Nowhere is that more true than at Mercedes. Rosberg's run of five straight poles and two victories might just be a quirk of the natural ebb and flow of the season - but if the run continues in Abu Dhabi, he will head into the off-season full of confidence that he has unlocked something in his fight with Hamilton.
The Briton, of course, will be looking to shut Rosberg down, and thereby spare himself a fresh wave of questions and doubts over the winter. Make no mistake - there is more than just pride at stake between the pair.
"Last year, this place brought probably the most intense weekend of my life," Hamilton admits. "I didn't sleep much through nerves and not knowing what was ahead. But this time around there's no pressure, so I'll be well-rested and aiming to go out on a high.
"A lot of British fans come out to Abu Dhabi so it's like another home crowd for me. To win for them and show how grateful I am for the fantastic support I've had all year would be the best way to end an incredible season.
"Yas Marina is a really challenging circuit - there are a couple of high-speed corners but it's mostly medium- to low-speed, so despite the long straights you need to set the car up with a downforce level tuned for low-speed grip. It really is a stunning place to hold the season-ending Grand Prix."
Hamilton also has previous form on his side in Abu Dhabi - he has won the Grand Prix twice, whereas Rosberg has just one podium, a third place in 2013. For the German, though, pole last year means expectations are high.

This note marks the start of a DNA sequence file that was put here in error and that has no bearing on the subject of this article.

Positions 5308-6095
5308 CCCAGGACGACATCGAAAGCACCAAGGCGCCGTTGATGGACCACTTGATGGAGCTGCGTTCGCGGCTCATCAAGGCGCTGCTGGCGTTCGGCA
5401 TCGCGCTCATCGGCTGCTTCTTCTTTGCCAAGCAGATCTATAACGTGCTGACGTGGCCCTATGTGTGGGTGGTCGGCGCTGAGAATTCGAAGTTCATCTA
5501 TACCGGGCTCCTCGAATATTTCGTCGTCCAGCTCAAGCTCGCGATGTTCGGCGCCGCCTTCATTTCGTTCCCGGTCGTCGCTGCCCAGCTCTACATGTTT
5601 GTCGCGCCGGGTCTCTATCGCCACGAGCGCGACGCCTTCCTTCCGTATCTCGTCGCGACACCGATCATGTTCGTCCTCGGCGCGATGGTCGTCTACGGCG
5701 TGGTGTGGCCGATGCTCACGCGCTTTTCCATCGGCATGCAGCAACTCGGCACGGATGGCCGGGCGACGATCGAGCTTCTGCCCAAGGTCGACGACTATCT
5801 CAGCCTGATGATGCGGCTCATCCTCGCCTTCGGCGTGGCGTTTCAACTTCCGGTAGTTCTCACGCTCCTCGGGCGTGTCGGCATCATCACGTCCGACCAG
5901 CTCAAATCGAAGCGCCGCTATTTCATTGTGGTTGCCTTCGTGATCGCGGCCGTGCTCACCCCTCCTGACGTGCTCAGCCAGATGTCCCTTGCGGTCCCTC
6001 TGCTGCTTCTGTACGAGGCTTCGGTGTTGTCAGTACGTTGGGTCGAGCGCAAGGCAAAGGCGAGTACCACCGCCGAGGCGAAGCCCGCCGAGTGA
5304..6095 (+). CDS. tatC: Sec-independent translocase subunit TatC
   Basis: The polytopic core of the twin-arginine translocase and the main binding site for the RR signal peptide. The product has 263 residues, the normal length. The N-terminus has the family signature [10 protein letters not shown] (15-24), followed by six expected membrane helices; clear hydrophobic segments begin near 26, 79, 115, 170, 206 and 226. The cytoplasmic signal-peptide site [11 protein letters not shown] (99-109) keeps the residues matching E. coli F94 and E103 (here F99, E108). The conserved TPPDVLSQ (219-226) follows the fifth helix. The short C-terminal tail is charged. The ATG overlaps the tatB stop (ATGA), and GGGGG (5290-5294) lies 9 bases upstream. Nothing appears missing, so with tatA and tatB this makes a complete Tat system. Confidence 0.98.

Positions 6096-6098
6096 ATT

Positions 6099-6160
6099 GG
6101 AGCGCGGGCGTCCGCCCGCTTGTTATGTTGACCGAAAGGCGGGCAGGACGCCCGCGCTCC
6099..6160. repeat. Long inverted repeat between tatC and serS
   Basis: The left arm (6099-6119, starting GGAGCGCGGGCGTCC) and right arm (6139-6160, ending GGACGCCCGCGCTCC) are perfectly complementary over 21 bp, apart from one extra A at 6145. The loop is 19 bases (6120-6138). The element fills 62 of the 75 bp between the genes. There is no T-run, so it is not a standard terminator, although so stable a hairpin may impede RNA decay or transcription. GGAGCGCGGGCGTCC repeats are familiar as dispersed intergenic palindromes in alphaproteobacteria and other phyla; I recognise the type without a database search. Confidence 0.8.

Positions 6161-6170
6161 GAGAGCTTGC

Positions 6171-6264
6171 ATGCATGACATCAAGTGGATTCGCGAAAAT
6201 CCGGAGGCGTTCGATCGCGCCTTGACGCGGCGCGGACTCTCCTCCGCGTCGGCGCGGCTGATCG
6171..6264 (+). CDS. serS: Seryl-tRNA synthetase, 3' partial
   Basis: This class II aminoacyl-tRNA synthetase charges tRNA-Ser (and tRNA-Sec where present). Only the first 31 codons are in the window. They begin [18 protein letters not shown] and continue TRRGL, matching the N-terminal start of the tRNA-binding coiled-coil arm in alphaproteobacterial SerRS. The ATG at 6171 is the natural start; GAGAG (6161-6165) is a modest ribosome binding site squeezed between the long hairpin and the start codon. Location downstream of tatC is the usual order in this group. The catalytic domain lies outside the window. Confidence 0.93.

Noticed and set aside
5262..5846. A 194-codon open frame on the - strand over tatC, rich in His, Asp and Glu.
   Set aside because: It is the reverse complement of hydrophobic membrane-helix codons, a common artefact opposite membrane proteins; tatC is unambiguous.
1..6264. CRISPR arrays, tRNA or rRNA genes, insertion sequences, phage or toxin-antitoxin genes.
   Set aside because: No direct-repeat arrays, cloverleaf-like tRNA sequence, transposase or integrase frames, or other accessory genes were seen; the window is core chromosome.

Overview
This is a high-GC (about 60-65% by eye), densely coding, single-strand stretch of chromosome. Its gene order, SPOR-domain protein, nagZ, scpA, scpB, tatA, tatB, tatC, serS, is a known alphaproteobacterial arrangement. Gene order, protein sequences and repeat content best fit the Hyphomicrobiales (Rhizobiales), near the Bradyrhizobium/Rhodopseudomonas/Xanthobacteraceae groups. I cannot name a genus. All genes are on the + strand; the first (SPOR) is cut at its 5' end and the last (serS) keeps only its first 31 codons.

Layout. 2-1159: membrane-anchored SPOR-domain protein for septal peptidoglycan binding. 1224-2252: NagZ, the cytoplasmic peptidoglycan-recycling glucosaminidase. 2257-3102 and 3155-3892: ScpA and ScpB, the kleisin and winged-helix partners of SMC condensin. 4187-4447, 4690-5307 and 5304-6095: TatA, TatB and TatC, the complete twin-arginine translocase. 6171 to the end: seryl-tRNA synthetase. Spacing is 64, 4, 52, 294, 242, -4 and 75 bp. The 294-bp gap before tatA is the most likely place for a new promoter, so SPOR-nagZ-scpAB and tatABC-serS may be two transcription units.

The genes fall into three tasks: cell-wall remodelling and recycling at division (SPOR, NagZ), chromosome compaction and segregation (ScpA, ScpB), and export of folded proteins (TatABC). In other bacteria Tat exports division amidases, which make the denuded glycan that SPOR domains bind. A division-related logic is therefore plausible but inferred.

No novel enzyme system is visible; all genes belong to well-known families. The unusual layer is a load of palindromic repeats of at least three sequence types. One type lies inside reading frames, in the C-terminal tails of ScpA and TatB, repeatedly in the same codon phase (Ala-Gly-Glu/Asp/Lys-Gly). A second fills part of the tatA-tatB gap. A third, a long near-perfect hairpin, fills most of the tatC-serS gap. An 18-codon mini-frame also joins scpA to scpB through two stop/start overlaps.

"I've had two really great weekends now in Mexico and Brazil, so I'm heading into the final race on a massive high," he says.
"Abu Dhabi hasn't always been an easy one for me. Of course, last year was probably my biggest disappointment - losing the title at the last moment with a mechanical problem. But I showed my speed there with pole position and I have good momentum behind me right now, so I'm aiming to end the season on a big positive this time around."
And while the Mercedes pair are understandable fixated on each other, everyone at the team is also aware of the looming threat of Ferrari. Sebastian Vettel didn't figure in a fight for the lead last time out in Brazil, but he was equally closer to Hamilton than the Briton was to Rosberg at the chequered flag. The Scuderia are coming on strong - and Abu Dhabi will give us a tantalising glimpse into just how competitive they can hope to be in 2016.
"We were closer than many, many races previously, so I think that shows our real standing right now," Vettel said after Interlagos.
"I think in general if you look at the beginning of the season to now we are a lot closer. We've improved on the engine side, the motoristi in Maranello have done a miracle this year."
Down at Red Bull, it's decision time… again. The team's long-running engine saga is still to be fully resolved, but they have of course filed an entry for next season - and signed new sponsors on multi-year contracts.